If you go to the sociology section of the "new release” shelves at the Worcester Public Library, you may find the book I just returned entitled This is Where You Belong: The Art and Science of Loving the Place You Live. Exploring the “lost art of staying put”, author Melody Warnick ponders how the place where we live can become a place where we are rooted to stay. How do we feel connected to the towns and cities where we reside? How do we shift from living in a particular place to making a commitment to staying? Warnick is obsessed with these questions of “place attachment” because she herself never felt settled in any one city or town to want to make a permanent home. There was always the hope in the next move for a better locale where the weather would be perfect, the cultural life rich, the nature abundantly lush and beautiful, the people fascinating and welcoming. After all her moves to what she believed would be the “perfect place”, Warnick comes to think she was all wrong. Maybe there is no perfect place but just maybe one can learn to stay still long enough to love the place where one is.
Warnick is not alone. We are a nation of wanderers. The average American will move 11.7 times in his or her lifetime. Maybe we have this wanderlust in our national DNA, a country founded primarily by those immigrants who were brave enough to cross oceans and head out to the frontiers in the west. In our violent history, these restless settlers stamped out the natives who were people more rooted to the land.
Then, again maybe our collective restlessness is tied to our capitalist economy based on continuous consumption. Let’s face it. There is much money to be made on these 11.7 moves. There are Uhauls and movers that need to be hired. Cabinets in new houses must be stocked with food and basic supplies. Whole aisles in Target are dedicated to providing cheap furnishings for college dorm rooms. Most of these goods will end up on the street and in the trash next spring when students move out. In a consumer economy, everything is meant to be disposable so we can then buy more. In an economy that breeds personal dissatisfaction as the impetus for more purchasing (think planned obsolescence!), it should be no surprise that we learn to approach non-material goods in the same unsettled way. There may be a better spouse/partner, better job, better house, and yes, better city around the corner? Why settle for the current model? In her latest move to Blacksburg, Pennsylvania, Warnick is dedicated to learning how to settle. If she changed her behaviors and acted like a person who loved Blacksburg, would she then begin to feel more attachment? Could she possibly fake it until she felt it?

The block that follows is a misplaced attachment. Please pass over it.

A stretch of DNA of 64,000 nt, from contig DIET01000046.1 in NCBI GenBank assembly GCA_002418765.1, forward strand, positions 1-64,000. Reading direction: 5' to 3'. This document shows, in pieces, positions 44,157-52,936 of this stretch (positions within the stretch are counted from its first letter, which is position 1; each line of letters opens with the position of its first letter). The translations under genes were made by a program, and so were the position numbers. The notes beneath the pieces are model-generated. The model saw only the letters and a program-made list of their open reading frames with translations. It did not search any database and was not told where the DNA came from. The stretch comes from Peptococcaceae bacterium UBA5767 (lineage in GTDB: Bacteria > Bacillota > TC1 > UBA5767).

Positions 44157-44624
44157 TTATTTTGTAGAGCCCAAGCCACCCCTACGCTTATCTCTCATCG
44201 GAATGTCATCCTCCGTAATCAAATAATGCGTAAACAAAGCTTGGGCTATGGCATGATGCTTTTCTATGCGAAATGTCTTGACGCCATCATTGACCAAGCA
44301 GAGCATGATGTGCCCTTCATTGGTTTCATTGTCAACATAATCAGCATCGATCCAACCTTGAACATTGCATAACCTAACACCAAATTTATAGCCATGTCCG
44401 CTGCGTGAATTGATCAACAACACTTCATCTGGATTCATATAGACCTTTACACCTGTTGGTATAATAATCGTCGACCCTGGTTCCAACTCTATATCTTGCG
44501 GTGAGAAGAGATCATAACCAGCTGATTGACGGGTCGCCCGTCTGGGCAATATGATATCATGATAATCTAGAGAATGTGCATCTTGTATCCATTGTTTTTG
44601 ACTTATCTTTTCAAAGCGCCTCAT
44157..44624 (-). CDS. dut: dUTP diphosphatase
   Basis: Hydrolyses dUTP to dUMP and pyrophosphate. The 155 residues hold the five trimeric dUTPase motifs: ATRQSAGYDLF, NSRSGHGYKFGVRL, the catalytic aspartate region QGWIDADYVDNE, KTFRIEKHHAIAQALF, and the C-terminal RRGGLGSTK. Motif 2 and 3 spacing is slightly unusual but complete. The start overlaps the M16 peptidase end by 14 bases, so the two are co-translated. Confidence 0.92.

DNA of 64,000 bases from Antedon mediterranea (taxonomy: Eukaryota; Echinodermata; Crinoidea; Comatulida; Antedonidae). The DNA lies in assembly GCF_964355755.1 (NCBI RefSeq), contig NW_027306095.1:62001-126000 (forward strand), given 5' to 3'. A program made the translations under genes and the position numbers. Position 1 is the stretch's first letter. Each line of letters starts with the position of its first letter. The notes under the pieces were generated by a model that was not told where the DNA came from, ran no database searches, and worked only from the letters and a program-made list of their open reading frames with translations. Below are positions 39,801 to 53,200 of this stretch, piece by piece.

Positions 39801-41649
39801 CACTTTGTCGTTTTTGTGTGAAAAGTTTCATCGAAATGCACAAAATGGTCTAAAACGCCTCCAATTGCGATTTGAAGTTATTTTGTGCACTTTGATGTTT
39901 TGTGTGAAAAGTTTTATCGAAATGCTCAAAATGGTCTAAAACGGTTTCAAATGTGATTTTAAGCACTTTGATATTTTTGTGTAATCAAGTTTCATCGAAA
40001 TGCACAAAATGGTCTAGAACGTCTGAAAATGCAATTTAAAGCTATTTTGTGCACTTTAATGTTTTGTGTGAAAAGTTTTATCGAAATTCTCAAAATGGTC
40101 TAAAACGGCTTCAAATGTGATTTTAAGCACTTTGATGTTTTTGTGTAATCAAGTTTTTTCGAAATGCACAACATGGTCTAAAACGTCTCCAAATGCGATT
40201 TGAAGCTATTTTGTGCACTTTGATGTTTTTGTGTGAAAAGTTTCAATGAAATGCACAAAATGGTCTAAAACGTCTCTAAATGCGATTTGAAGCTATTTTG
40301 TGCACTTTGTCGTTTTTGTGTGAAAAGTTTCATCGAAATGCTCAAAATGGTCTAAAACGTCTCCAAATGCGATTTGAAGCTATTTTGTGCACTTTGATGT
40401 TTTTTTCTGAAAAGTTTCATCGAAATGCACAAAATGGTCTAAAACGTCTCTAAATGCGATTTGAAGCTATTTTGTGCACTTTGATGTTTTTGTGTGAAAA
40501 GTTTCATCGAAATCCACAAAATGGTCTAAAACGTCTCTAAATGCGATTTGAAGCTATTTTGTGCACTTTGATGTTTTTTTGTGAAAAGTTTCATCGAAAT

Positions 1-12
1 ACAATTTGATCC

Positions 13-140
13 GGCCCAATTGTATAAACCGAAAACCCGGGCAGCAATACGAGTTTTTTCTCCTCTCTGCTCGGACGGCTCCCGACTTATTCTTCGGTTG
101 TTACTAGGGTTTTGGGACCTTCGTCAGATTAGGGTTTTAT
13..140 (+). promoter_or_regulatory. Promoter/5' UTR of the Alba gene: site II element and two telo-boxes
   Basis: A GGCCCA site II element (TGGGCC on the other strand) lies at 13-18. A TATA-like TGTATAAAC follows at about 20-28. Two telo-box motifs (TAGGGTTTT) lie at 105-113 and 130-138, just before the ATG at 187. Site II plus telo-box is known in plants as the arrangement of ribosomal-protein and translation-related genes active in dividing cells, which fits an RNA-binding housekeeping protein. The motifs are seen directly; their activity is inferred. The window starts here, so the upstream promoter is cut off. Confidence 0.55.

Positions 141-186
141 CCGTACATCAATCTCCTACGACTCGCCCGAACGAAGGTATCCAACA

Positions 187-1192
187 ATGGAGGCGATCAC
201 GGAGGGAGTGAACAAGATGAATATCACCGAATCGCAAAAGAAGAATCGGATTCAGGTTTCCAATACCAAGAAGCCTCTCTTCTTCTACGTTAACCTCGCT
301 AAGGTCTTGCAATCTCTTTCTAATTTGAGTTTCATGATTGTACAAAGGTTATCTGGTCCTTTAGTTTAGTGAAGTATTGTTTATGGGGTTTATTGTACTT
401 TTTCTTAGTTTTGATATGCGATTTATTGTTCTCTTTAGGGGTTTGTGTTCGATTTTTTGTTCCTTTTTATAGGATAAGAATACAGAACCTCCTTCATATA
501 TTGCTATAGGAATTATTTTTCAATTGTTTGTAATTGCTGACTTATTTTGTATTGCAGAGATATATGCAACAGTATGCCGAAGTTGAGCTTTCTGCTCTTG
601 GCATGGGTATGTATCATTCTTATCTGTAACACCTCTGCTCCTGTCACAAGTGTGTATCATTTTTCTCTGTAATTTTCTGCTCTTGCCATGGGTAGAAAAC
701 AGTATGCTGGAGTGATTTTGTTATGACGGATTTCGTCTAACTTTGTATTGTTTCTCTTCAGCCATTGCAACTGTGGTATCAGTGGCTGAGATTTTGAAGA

In my twenty plus years living in Worcester, I have found a range of residents from those very rooted here to those like Warnick who remain unsettled. Worcester has always seemed to have two distinct groups – the “real Worcesterites” and the rest of us. “Real Worcesterites” are the ones with pedigree who were born and raised here. Even if one has lived here for fifty years, he or she can never claim to be a “real Worcesterite”. I have never met a real Worcesterite adult who was not fully identified with the city. Some of the transplants also adopt Worcester as their own, making deep commitments to the political, cultural or activist life of the city. More than likely, though, I meet transplants who are here by default. A spouse is a professor at a local college. A house in a decent neighborhood was within budget. Many transplants I have met demonstrate shallow attachment to the city and moan about what Worcester lacks. Priced out of the housing market of perceived more desirable cities, they don’t count the blessings of having an affordable place to live but focus on the dream of someday moving. Just think what would happen if one could stop complaining on the sidelines and embrace Worcester more wholeheartedly!
Warner describes her journey of doing “Love Where You Live” experiments. Here is her list of ten place attachment behaviors that could help our own ambivalent transplants put down needed roots.
Ten Actions to Learn To Love Where You Belong
- Walk more.
- Buy local.
- Say hi to your neighbors.
- Do something fun.
- Commune with nature.
- Eat local food.
- Get more political.
- Create something.
- Stay loyal through hard times.
Originally, I was going to write a review of this book in one long post and insert little nuggets for each of the to-dos of this list. However, each chapter was so full of important research and information and stimulated so many Worcester stories for me that I decided to devote the next several blog posts to some of the specific "place attachment" behaviors Warnick outlines in her book. I hope you will enjoy this journey in "loving Worcester".